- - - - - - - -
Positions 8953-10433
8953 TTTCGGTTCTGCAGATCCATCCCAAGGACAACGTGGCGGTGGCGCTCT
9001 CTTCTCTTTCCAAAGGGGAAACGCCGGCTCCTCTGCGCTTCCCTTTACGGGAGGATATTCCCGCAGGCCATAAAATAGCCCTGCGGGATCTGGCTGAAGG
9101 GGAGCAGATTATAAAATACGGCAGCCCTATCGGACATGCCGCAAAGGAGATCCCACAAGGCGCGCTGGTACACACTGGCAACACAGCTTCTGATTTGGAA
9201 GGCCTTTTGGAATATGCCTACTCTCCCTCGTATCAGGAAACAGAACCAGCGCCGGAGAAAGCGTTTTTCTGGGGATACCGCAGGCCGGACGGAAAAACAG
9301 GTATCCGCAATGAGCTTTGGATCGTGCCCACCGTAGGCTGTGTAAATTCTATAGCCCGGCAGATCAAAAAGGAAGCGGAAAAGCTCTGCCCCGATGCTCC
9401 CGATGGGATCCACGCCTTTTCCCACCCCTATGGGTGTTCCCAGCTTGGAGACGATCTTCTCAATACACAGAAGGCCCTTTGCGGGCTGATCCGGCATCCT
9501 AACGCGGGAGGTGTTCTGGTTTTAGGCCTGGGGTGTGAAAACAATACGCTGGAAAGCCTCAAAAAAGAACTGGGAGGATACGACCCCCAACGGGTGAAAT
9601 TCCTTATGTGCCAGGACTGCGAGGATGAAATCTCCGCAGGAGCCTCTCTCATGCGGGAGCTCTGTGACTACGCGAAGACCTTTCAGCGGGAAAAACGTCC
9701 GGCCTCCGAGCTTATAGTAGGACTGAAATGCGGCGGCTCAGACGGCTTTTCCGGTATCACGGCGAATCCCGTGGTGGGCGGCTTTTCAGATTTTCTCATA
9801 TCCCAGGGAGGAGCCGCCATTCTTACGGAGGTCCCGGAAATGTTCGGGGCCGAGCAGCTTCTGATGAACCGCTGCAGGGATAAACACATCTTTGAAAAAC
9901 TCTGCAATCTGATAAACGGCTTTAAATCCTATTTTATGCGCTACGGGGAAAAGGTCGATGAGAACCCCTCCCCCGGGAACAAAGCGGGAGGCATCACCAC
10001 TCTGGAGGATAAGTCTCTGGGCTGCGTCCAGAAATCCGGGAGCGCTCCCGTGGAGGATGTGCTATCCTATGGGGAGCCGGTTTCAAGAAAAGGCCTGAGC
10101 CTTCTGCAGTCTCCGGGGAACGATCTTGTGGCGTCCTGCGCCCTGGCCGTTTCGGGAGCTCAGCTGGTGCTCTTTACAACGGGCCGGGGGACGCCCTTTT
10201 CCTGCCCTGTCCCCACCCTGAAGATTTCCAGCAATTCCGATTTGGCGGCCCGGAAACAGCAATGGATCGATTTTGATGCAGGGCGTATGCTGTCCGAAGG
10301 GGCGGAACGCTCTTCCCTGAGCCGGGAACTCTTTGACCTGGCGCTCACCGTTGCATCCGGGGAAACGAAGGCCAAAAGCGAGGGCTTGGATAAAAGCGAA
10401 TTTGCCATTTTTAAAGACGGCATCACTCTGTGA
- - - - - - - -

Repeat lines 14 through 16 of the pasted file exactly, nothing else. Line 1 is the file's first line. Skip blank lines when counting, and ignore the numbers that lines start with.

10101 CTTCTGCAGTCTCCGGGGAACGATCTTGTGGCGTCCTGCGCCCTGGCCGTTTCGGGAGCTCAGCTGGTGCTCTTTACAACGGGCCGGGGGACGCCCTTTT
10201 CCTGCCCTGTCCCCACCCTGAAGATTTCCAGCAATTCCGATTTGGCGGCCCGGAAACAGCAATGGATCGATTTTGATGCAGGGCGTATGCTGTCCGAAGG
10301 GGCGGAACGCTCTTCCCTGAGCCGGGAACTCTTTGACCTGGCGCTCACCGTTGCATCCGGGGAAACGAAGGCCAAAAGCGAGGGCTTGGATAAAAGCGAA